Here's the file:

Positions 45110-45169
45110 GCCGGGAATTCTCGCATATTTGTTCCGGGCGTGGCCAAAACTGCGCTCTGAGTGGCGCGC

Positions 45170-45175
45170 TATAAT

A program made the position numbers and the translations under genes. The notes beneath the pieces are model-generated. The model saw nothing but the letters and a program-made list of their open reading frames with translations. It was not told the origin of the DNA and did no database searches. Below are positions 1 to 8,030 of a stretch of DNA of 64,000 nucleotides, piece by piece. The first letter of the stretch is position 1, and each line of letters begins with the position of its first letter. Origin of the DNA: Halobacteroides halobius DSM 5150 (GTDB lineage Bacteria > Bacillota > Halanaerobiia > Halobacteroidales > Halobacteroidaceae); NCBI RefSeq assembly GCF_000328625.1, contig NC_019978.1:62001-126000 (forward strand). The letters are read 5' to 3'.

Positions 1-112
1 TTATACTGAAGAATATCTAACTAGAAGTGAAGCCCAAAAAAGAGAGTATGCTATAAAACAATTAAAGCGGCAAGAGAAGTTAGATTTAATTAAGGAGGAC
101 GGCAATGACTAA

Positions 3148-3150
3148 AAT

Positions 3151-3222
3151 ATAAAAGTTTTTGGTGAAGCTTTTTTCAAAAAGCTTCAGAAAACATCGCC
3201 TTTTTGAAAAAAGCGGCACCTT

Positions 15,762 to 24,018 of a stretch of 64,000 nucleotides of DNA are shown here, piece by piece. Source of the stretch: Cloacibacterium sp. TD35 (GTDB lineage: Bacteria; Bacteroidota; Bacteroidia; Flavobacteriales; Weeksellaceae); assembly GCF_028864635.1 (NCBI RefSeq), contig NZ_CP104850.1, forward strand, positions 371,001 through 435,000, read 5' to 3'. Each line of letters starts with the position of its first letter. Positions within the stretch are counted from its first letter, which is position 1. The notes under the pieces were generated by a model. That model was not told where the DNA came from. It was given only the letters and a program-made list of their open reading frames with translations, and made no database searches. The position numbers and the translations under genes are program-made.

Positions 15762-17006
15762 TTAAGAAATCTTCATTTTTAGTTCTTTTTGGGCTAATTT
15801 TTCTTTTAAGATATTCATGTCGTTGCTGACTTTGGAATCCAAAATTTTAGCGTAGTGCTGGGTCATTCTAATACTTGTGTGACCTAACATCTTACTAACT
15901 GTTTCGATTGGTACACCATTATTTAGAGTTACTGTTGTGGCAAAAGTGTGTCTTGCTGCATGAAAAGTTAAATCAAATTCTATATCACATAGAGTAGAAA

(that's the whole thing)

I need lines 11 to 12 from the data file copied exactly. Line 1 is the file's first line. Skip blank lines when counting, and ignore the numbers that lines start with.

Positions 3151-3222
3151 ATAAAAGTTTTTGGTGAAGCTTTTTTCAAAAAGCTTCAGAAAACATCGCC